A GAMBLING addict who stole thousands of pounds from a community rugby league club, which meant youth teams had to be disbanded, has avoided jail.

Jennifer Morrison “rinsed” Haydock Warriors of more than £27,000, between 2018 and 2022 while acting in the voluntary role of treasurer at the club, Liverpool Crown Court heard.

Theft made up of 'hundreds of dishonest withdrawals'

Her thieving was made of hundreds of “dishonest withdrawals” from the club’s accounts.

While agreeing Morrison’s culpability was high with the thefts occurring “over a long period of time” and signified a “breach of a high degree of trust”, judge Recorder Kendrick Horne said there was “very considerable mitigation” and suspended Morrison’s prison sentence.

The court heard she had taken steps to pay some of the money back, with £27,353.45 the “net” sum stolen from the club.

Morrison, of Fosters Road, Haydock, had pleaded guilty to theft when she appeared before Liverpool, Knowsley and St Helens Magistrates' Court last month.

At today’s (Friday, March 22) sentencing hearing, prosecuting barrister Chris Hopkins told the court that Morrison, 48, had been treasurer at the club since around 2017.

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“Between January 2018 and December 2022 she stole £27,353.45 belonging to the club,” he said.

“A brief examination of the bank statements shows there must have been hundreds of individual thefts”. He said these saw money “transferred to the defendant’s own bank account” or “Paypal transactions” to “gambling sites”.

The court was told “the club benefits children in the local area” and is “an important resource in the community”.

Mr Hopkins said that Stephen Howarth, who is now chairman at Haydock Warriors, had “noticed a lot of talk about the club having no money".

He added: "It seems there was a problem of subs not being paid by some. The loss of funds led to teams being disbanded which was down to the defendant stealing."

Mr Hopkins said that as chairman Mr Howarth asked Morrison “for access to the club bank accounts” but she “made excuses”.

In December 2022, he went to the bank and although they “couldn’t allow him access” to the accounts he was told of a “potential problem”.

When he was able to see the bank statements, Mr Howarth saw the club was “£8,000 overdrawn”.

He noticed irregular transactions including an excessive payment of £300 for selection boxes and transactions for stationery and “fundraising” with “money gong out the account”, meaning “it couldn’t have been fundraising”.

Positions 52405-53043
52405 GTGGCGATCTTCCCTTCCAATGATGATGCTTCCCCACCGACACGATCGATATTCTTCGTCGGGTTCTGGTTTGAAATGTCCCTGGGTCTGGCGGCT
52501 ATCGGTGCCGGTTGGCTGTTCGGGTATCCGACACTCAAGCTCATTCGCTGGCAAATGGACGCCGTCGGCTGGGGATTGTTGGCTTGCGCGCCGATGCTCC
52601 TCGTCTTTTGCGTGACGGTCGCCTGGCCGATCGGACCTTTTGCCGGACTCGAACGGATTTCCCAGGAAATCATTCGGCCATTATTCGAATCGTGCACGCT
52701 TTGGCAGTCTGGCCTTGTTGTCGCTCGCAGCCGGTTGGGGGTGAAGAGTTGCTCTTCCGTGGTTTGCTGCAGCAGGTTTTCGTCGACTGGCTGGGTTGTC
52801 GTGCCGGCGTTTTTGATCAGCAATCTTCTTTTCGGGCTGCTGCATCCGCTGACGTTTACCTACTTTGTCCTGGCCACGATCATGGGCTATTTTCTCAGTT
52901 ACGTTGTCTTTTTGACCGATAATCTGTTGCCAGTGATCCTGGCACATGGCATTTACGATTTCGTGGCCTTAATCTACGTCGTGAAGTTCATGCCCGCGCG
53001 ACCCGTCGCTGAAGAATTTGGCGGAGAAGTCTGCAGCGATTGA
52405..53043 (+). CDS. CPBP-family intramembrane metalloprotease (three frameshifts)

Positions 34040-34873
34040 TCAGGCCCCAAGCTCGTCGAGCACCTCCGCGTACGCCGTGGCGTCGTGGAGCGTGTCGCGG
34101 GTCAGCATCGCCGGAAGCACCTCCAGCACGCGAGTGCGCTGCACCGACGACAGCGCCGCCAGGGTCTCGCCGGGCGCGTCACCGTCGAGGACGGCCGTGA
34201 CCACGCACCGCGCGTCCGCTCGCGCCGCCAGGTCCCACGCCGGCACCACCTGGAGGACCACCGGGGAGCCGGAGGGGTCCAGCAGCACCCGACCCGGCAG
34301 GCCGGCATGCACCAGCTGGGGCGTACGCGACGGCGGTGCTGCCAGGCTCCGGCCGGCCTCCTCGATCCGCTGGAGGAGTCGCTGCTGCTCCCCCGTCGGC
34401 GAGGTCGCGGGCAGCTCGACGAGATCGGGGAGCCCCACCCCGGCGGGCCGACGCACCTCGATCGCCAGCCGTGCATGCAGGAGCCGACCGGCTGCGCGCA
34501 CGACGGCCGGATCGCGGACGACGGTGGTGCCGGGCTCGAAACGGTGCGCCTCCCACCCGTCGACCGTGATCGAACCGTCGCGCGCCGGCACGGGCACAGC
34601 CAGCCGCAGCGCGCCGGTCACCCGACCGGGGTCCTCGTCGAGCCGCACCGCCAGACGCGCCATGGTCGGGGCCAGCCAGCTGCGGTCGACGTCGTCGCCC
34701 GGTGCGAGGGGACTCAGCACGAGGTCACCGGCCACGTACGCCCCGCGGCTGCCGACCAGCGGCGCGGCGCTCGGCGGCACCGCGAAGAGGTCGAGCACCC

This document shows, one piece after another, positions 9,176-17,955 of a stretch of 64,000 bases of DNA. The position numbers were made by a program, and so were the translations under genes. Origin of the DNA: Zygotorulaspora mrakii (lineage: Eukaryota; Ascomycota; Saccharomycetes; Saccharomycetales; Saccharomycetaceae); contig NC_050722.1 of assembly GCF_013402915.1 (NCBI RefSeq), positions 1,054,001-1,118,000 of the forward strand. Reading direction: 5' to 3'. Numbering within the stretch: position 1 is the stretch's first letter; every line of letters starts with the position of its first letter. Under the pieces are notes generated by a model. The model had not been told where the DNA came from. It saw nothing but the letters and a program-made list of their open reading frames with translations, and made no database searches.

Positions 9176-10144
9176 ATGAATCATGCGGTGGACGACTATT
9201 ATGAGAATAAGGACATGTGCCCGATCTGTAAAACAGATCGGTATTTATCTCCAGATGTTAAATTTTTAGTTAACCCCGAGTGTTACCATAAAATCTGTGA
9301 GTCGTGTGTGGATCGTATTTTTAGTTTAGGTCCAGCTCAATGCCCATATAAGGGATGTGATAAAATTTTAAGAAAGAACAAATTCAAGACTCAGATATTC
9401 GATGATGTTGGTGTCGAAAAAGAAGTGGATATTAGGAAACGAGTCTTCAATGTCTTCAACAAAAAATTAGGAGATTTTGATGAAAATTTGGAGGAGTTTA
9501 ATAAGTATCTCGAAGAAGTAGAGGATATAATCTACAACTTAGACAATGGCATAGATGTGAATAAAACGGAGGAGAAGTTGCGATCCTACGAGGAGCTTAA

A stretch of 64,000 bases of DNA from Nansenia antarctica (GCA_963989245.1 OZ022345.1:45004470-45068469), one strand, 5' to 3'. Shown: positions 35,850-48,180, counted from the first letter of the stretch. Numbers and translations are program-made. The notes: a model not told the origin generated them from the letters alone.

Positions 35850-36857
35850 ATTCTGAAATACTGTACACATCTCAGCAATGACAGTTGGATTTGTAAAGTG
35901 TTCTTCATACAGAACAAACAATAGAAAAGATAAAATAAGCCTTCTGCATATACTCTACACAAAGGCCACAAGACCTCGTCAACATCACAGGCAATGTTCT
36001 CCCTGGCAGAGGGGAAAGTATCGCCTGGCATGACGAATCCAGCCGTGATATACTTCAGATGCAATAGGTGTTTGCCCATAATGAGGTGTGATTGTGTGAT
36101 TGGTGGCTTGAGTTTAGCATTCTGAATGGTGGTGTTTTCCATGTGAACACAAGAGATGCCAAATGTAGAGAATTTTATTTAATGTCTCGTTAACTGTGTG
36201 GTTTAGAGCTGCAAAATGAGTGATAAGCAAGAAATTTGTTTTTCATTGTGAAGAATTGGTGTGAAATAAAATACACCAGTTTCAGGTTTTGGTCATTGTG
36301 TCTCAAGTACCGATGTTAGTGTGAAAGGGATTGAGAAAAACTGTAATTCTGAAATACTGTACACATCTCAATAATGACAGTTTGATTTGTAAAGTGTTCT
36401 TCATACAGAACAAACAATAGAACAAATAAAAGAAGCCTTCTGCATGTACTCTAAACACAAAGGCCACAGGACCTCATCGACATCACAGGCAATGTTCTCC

Mr Hopkins said when Mr Howarth confronted the defendant she said she “couldn’t discuss it due to her mental health”.

Morrison later “admitted the theft” and “said she had a gambling addiction and would pay it back”.

Morrison was arrested by police in August 2023.

The court heard that the thefts had led to “harm” to the children who “missed out on the benefits” of being at the club and also “to the club more generally” and that it had “gradually eroded trust in the community and caused teams to pull out”.

St Helens Star: Morrison was given a suspended sentence at Liverpool Crown CourtMorrison was given a suspended sentence at Liverpool Crown Court (Image: St Helens Star)

Morrison was 'desperate due to gambling addiction'

Defending Morrison, Rebecca Smith said her client, who has no previous convictions, had “strong personal mitigation” and is “thoroughly ashamed and embarrassed and disappointed in herself”.

She said Morrison’s thefts arose “due to gambling addiction” from which she suffered following “post-natal depression” when her youngest son was born.

Ms Smith added: “She has taken positive steps” to address her addiction and has “disabilities and health conditions” and has a degenerative disease which will require an operation in future.

Ms Smith said: “She knows what people think of her and knows what the wider community thinks of her and the stigma attached” to the offence.

Judge suspends sentence due to 'considerable mitigation'

Passing sentence, judge Recorder Horne noted that Morrison had “very considerable mitigation” and that “you were desperate because of your addiction to gambling”.

He said: “I’m satisfied it was gambling that drove your compulsion to steal this money, partly from the destinations the money went, and the pattern” of “small withdrawals” and “attempts to pay back some of the money”.

He added: “You have taken steps to address that and you have installed an app on your phone that prevents you accessing gambling websites.”

The judge accepted Morrison had “previous good character” and a “long track record of work” and had lost her employment due to her thieving. He added Morrison had “shown remorse”.

Recorder Horne said that after a trial, Morrison would have been given a two-year sentence, which he reduced by a third due to her guilty plea to 16 months.

Adding that Morrison was a “good prospect of rehabilitation”, the judge told a tearful Morrison sat in the dock, that he would suspend the sentence for 24 months.

He ordered for her to carry out 80 hours of unpaid work and undertake 25 days of rehabilitation activity.

A timetable was set for Proceeds of Crime proceedings to determine whether Morrison will have to pay the money back.